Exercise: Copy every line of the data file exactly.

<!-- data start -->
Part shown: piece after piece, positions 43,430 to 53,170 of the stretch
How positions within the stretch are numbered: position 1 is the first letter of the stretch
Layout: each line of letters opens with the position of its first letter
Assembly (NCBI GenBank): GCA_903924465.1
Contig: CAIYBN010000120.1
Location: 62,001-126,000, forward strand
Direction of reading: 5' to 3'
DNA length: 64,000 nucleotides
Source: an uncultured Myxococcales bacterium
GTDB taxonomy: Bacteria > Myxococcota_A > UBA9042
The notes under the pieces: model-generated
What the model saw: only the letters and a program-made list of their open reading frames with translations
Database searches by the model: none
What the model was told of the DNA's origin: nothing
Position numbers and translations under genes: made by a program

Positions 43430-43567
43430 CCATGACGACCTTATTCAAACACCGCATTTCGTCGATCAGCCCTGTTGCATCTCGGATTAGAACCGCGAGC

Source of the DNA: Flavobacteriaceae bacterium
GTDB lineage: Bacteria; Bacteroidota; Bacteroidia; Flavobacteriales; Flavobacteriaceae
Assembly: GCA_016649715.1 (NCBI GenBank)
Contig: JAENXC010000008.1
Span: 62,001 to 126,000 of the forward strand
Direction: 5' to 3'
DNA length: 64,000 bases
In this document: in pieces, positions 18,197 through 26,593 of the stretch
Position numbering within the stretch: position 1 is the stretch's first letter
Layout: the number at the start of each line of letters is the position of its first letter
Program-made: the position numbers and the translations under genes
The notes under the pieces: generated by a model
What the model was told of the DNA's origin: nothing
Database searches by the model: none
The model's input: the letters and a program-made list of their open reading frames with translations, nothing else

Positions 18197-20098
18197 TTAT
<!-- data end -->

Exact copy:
Part shown: piece after piece, positions 43,430 to 53,170 of the stretch
How positions within the stretch are numbered: position 1 is the first letter of the stretch
Layout: each line of letters opens with the position of its first letter
Assembly (NCBI GenBank): GCA_903924465.1
Contig: CAIYBN010000120.1
Location: 62,001-126,000, forward strand
Direction of reading: 5' to 3'
DNA length: 64,000 nucleotides
Source: an uncultured Myxococcales bacterium
GTDB taxonomy: Bacteria > Myxococcota_A > UBA9042
The notes under the pieces: model-generated
What the model saw: only the letters and a program-made list of their open reading frames with translations
Database searches by the model: none
What the model was told of the DNA's origin: nothing
Position numbers and translations under genes: made by a program

Positions 43430-43567
43430 CCATGACGACCTTATTCAAACACCGCATTTCGTCGATCAGCCCTGTTGCATCTCGGATTAGAACCGCGAGC

Source of the DNA: Flavobacteriaceae bacterium
GTDB lineage: Bacteria; Bacteroidota; Bacteroidia; Flavobacteriales; Flavobacteriaceae
Assembly: GCA_016649715.1 (NCBI GenBank)
Contig: JAENXC010000008.1
Span: 62,001 to 126,000 of the forward strand
Direction: 5' to 3'
DNA length: 64,000 bases
In this document: in pieces, positions 18,197 through 26,593 of the stretch
Position numbering within the stretch: position 1 is the stretch's first letter
Layout: the number at the start of each line of letters is the position of its first letter
Program-made: the position numbers and the translations under genes
The notes under the pieces: generated by a model
What the model was told of the DNA's origin: nothing
Database searches by the model: none
The model's input: the letters and a program-made list of their open reading frames with translations, nothing else

Positions 18197-20098
18197 TTAT